As things progressed Mr D experienced several setbacks with the healing of his femoral fracture. Interventions included further surgery by his NHS treating consultant to try and resolve issues that could prevent healing. The recommended treatment of Exogen to aid healing of non-union of fractures, was not freely available through Mr D’s Primary Care Commissioning Group, so Bridge Case Management worked to secure the funding, and referred him to a local provider for this additional input. During his extended recovery time Mr D became increasingly despondent. After much discussion he agreed to undertake EMDR therapy (Eye Movement Desensitisation and Reprocessing therapy).
Here in his own inimitable words he describes his experience of psychological therapy;
“Now prior to the accident I was a typical bloke - always sporty. When I was younger I played Rugby, did a bit of boxing and Martial Arts. I was always trying my hardest to keep fit with cycling, canoeing and just doing stuff.
Prior to my accident I had always had a very effective “crap filter” and had never experienced a situation I could not deal with. However now it was different. I was getting angry for the sake of getting angry. I was turning into a complete pillock in front of my very eyes. I felt like there was no way out of this. I found I just could not work anything out, my thinking became jumbled. I would sit and think about my work, "how are you going to go back to work, you’re finished" the little voice on my shoulder would say. “Anyway you will never work again, you can't ride a motorbike, even if you get a car to go to work what colour would it be, what colour seats do you want, why are thinking about cars - you will never work.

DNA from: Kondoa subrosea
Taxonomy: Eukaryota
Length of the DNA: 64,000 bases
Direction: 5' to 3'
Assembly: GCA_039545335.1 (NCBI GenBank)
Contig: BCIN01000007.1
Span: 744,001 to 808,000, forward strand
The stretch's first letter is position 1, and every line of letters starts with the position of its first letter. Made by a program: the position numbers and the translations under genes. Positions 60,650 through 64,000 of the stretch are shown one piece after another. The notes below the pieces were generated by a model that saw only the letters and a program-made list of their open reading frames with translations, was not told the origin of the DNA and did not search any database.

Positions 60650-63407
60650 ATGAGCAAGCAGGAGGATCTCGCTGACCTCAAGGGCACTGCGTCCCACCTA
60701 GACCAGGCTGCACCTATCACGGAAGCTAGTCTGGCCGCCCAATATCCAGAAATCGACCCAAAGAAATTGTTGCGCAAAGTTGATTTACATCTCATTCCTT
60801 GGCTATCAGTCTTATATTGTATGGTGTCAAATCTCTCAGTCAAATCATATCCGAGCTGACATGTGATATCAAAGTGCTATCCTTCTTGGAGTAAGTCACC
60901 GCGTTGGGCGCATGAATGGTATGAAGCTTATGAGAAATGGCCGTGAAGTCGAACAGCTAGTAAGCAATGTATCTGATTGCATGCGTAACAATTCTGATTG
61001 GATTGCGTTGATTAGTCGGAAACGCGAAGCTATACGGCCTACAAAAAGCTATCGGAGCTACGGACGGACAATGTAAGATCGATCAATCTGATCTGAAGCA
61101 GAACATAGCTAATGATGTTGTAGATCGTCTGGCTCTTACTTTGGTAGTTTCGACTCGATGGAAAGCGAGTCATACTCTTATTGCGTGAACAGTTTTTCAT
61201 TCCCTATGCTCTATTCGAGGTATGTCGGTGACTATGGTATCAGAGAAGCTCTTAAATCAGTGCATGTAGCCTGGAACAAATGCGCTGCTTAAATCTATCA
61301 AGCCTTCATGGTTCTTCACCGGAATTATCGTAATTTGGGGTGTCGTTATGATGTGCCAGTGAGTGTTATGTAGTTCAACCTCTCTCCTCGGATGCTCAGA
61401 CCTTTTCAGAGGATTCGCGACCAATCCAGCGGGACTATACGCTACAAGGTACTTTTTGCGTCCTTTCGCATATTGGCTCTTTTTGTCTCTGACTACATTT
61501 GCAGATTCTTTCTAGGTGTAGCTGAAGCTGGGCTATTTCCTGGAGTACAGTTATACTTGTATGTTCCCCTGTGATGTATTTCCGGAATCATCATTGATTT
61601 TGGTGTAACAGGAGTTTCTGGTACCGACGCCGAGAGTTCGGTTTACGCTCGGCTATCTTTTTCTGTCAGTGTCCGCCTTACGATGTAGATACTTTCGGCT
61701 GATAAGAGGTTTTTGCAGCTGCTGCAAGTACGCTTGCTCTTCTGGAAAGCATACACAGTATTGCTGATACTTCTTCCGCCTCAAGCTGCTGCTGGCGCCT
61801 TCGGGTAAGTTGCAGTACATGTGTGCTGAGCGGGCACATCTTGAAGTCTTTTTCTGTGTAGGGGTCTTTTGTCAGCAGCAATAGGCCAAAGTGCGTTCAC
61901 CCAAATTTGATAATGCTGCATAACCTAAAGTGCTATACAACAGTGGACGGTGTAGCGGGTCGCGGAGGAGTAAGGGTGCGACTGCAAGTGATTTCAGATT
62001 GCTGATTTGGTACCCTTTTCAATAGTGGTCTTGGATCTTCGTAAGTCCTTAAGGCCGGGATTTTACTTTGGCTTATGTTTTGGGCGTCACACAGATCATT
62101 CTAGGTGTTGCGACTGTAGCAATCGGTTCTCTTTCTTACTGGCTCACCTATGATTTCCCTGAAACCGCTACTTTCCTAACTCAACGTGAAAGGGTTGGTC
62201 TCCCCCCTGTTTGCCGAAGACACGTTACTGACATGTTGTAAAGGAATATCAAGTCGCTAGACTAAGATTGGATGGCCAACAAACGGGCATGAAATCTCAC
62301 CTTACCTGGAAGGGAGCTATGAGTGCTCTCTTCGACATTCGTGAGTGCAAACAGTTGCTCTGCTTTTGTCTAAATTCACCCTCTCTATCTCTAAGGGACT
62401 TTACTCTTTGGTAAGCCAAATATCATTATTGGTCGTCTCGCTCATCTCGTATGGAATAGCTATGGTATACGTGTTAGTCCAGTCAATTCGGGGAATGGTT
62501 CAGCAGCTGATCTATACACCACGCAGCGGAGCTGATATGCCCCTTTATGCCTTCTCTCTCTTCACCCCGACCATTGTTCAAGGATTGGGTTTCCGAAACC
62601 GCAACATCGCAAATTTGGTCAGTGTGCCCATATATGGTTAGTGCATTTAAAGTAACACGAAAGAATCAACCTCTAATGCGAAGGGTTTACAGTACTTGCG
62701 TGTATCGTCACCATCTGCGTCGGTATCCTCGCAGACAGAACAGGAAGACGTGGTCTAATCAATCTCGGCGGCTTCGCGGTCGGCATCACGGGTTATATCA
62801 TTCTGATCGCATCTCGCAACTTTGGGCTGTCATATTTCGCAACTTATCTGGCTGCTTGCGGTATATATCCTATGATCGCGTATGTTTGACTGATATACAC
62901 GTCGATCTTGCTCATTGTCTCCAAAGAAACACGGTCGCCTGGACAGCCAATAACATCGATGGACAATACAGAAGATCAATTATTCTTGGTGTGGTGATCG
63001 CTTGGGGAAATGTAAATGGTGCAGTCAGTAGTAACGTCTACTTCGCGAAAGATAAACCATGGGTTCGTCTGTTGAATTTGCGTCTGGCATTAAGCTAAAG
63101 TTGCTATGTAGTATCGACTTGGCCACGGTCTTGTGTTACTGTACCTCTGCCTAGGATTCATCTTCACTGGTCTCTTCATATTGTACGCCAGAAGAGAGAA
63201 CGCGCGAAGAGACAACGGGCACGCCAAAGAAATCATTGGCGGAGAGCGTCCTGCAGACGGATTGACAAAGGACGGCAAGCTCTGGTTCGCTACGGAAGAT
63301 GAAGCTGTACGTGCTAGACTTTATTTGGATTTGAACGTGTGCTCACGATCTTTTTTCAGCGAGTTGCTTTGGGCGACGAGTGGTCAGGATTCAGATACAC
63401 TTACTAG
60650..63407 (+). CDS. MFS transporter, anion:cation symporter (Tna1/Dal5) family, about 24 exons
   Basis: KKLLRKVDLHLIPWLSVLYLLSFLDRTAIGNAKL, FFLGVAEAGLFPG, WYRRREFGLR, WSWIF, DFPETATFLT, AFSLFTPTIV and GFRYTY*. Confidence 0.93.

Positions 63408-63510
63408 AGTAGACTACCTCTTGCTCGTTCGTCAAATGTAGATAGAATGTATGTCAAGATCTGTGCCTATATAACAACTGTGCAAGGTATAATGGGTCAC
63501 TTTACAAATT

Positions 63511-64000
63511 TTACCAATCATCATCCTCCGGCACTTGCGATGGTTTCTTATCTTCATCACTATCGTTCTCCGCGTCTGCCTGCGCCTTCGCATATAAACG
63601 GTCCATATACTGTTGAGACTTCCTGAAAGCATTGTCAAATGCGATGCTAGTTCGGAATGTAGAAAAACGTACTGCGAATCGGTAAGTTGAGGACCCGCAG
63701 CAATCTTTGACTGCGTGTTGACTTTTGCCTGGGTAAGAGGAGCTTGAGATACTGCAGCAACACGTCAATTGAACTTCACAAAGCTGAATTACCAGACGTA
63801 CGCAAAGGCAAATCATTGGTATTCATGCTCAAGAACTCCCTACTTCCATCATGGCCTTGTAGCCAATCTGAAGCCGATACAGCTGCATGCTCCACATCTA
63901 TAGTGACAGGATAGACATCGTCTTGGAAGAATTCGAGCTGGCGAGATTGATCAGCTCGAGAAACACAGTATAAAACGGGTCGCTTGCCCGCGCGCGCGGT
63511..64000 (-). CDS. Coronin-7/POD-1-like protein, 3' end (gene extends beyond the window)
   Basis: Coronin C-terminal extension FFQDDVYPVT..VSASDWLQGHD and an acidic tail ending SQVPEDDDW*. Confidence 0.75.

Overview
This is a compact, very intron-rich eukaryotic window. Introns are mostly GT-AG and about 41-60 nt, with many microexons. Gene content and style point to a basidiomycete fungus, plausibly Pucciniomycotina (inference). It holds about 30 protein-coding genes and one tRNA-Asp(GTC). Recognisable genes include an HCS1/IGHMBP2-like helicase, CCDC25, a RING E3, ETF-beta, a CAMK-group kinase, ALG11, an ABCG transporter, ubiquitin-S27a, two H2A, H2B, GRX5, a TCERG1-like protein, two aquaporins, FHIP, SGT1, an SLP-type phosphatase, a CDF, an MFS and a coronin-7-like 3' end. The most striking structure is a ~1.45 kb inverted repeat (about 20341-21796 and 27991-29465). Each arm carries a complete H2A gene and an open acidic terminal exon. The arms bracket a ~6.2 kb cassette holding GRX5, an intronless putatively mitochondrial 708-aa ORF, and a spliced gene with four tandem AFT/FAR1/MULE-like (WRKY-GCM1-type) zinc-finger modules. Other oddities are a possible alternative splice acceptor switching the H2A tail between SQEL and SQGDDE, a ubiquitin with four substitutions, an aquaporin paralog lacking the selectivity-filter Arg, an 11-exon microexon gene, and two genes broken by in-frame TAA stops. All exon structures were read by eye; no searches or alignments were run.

Every day the same thing would happen - jumbled thoughts, angry moods, swearing at my poor old dog.
It was at this stage that Bridge Case Management donned their Wonder Woman cossies and swooped in. I was put in touch with a local therapist and undertook a course in EMDR therapy. Well what a revelation! I went from a pillock back to making myself laugh. EMDR is not hypnosis or the like; you remain conscious and in control. It's a marvellous way of unblocking negative thoughts and re-balancing your mind.
Instead of negative ‘you can’t, you won’t’ thoughts I’m now looking forward and putting this accident behind me. I now realise that my preferred career of being Miss January may be beyond reach as people can be so shallow. I still will not apologise to my crutches for the many attempts to launch them. I need new excuses to swear at my poor old dog.
I realise how lucky I am to have access to the brilliant surgeons of the NHS and the numerous other health professionals I have encountered.
My advice to other blokes who may be reticent about therapy is “Don't be a wally just go and get it done you owe it to yourself and family”.
Anyway must go got a pole dancing lesson booked…”
Mr D made a good recovery from his physical injuries, and with the EMDR input made an excellent psychological recovery. He maintained
contact with his employers throughout his rehabilitation. With input from Bridge Case Management a return to work programme was devised to enable Mr D to return to work and undertake some of his former job roles. Mr D continued with his physical rehabilitation, and with a graded exposure programme began to undertake the more physical aspects of his job role.